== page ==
What is rising damp?
Rising damp is a major issue with house construction and can cause many problems. The major question, however, is: what is rising damp, and what can be done about it?
The Damp Proofing and Waterproofing Association of South Africa defines rising damp as a condition where moisture from the ground travels up through the pores in the bricks and mortar of a building, much in the same way that oil travels up through the wick of an oil lamp – once rising damp has become established, this moisture can cause problems such as damp patches on walls, peeling paint/wallpaper and eventually plaster falling away from the wall. In the longer term, it will lead to structural damage to the building, if left unchecked.
The symptoms of rising damp can often be confused with the symptoms of other damp problems such as lateral damp and condensation. These types of dampness require different methods of treatment, so it is essential that an expert is consulted to diagnose the type of dampness to be treated.
Hygroscopic salts are made up of chlorides and nitrates. These salts attack the cement and sand, mortar between the bricks and the bricks and plaster on the walls. These salts multiply and expand with moisture in the air and cause the masonry to crumble and eventually structural failure will occur.
Reasons why rising damp has occurred at home
The problem of rising damp has been known for at least 100 years. Therefore, it has been common building practice for some time to install a damp proof course (DPC) whenever a house is built. In a typical solid floor construction, the DPC usually consists of an impervious barrier around the whole building, set into the mortar bed just above the floor level. This DPC can become ineffective for a number of reasons:
- The original builder forgot to install a DPC.
- The original DPC was not positioned correctly.
- The original DPC has deteriorated due, for example, to house settlement, vibration, from passing traffic, or general land subsidence. This is especially common where a Bitumen DPC has been used.
- The damp course has been “bridged” e.g. by earth being piled up against an outside wall.
If the rising damp is to be eliminated, it is essential that the precise cause of the breakdown in the DPC is established. Once again, expert advice from DWASA should be sought.
Causes of rising damp
Causes of damp and the causes of rising damp are varied and numerous. They include high humidity or excessive condensation levels in the home, combined with poor ventilation and/or faulty drainage facilities. The appearance of damp often indicates a multitude of problems rather than a single source, but there are still several causes of damp you can look out for to help reduce the risk of it taking over your home:
- Closed doors and windows trap heat and regularly result in the build-up of excessive moisture and consequently mould and damp. To prevent this from occurring, remember to keep the home well aired; even in the cooler winter months doors or windows should be opened for at least an hour a day.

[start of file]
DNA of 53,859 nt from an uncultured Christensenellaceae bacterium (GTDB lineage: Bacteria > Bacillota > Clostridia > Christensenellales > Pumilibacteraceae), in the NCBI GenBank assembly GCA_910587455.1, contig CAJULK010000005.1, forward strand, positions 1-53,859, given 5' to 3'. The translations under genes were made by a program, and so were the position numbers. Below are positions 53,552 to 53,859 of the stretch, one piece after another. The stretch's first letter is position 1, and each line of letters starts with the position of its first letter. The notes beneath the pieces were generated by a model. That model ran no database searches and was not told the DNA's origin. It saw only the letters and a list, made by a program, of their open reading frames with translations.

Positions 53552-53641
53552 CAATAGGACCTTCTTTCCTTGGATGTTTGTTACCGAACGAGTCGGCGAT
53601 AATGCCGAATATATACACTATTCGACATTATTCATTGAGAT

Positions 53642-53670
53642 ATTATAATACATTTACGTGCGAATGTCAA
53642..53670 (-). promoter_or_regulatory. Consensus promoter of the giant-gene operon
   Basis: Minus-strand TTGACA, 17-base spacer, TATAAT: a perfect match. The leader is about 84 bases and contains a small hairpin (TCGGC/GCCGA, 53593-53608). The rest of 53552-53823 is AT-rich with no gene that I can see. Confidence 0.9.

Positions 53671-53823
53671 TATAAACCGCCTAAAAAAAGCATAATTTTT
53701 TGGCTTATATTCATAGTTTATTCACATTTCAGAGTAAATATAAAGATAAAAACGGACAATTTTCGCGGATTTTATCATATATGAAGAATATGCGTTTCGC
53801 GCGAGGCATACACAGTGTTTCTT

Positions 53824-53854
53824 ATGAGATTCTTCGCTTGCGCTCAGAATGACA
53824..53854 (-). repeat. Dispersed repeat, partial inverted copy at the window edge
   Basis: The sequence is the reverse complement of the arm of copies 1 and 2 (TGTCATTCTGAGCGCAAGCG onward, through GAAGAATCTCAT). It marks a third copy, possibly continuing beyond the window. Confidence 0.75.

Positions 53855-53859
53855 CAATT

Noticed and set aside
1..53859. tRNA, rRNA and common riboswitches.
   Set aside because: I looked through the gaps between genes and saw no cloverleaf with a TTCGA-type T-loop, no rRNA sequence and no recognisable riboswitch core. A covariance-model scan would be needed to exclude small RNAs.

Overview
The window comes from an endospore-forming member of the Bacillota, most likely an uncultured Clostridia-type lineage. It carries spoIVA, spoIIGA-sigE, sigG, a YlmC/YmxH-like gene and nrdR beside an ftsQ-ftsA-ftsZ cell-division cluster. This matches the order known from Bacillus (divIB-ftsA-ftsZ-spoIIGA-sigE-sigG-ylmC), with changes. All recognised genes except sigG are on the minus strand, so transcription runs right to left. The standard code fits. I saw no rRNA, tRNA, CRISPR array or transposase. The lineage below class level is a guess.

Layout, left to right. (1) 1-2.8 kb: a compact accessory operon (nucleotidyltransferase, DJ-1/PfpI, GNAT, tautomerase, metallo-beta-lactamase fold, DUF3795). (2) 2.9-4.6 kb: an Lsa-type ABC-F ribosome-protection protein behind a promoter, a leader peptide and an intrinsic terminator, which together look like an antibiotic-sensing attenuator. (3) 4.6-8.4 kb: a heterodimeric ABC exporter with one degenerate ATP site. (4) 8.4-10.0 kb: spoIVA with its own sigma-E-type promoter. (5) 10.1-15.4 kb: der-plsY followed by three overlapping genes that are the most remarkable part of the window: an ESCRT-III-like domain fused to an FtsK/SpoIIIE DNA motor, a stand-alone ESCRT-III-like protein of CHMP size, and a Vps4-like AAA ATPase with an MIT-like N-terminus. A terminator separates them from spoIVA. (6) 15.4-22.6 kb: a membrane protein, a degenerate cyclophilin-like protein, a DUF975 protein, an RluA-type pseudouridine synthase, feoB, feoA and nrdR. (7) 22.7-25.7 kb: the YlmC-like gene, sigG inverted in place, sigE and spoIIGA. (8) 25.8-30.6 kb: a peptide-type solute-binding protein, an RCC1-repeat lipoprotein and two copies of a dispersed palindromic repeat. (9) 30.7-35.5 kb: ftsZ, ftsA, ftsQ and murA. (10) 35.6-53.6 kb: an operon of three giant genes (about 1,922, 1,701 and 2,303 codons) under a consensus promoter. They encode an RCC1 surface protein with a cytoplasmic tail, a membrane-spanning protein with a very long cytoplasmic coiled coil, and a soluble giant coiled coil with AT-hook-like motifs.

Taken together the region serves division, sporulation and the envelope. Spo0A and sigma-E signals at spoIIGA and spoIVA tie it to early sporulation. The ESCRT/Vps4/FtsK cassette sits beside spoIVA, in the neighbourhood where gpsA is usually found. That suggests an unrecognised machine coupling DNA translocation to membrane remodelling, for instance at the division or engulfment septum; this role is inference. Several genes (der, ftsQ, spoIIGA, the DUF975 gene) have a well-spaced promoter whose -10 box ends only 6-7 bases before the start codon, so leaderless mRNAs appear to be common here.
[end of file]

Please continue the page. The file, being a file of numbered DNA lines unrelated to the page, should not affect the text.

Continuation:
- Excessive amounts of baths and showers can also result in a build-up of humidity, which if lacking an escape route also ends up manifesting as damp or mould in the property. If you have a large family and a small home, remember to keep bathroom windows open for as long as possible and try to stagger showers throughout the day if you can.
- Over-using electrical appliances, such as the oven, washing machine or dishwasher can result in large amounts of heat being produced in a relatively short amount of time, especially if they are all used at the same time. To keep heat levels down stagger appliance usage and remember to turn everything off after use.
- Drying clothes indoors, such as on radiators or ‘clothes-horses’ can increase the moisture levels in the home too, especially if the heating is on. Try to hang washing outdoors whenever you can, as even cold winds will dry things quicker and more effectively while also reducing the humidity in the home.
- Make sure your damp proof course (DPC) is in good condition. A DPC is a thin layer of waterproof material which is inserted horizontally near the bottom of a building’s structure to prevent damp rising up through building materials. Liquid DPCs can also be injected into the walls of your home by a damp treatment specialist. A defective damp proof course is a major cause of rising damp, so make sure yours are in good condition.
- Finally, check for broken gutters or downpipes outside to see if they are causing leaks that could be letting water into your home. Increased internal moisture often causes damp which, once it takes hold, can be extremely difficult to deal with.
If rising damp has occurred in your home, the Damp Proofing and Waterproofing Association of South Africa should be contacted so that a course of action can be decided. Damp can cause major issues in the home and should be attended to as soon as it is found in any structure.
Sources: Damp-proofing & Waterproofing Association of South Africa and Service Magic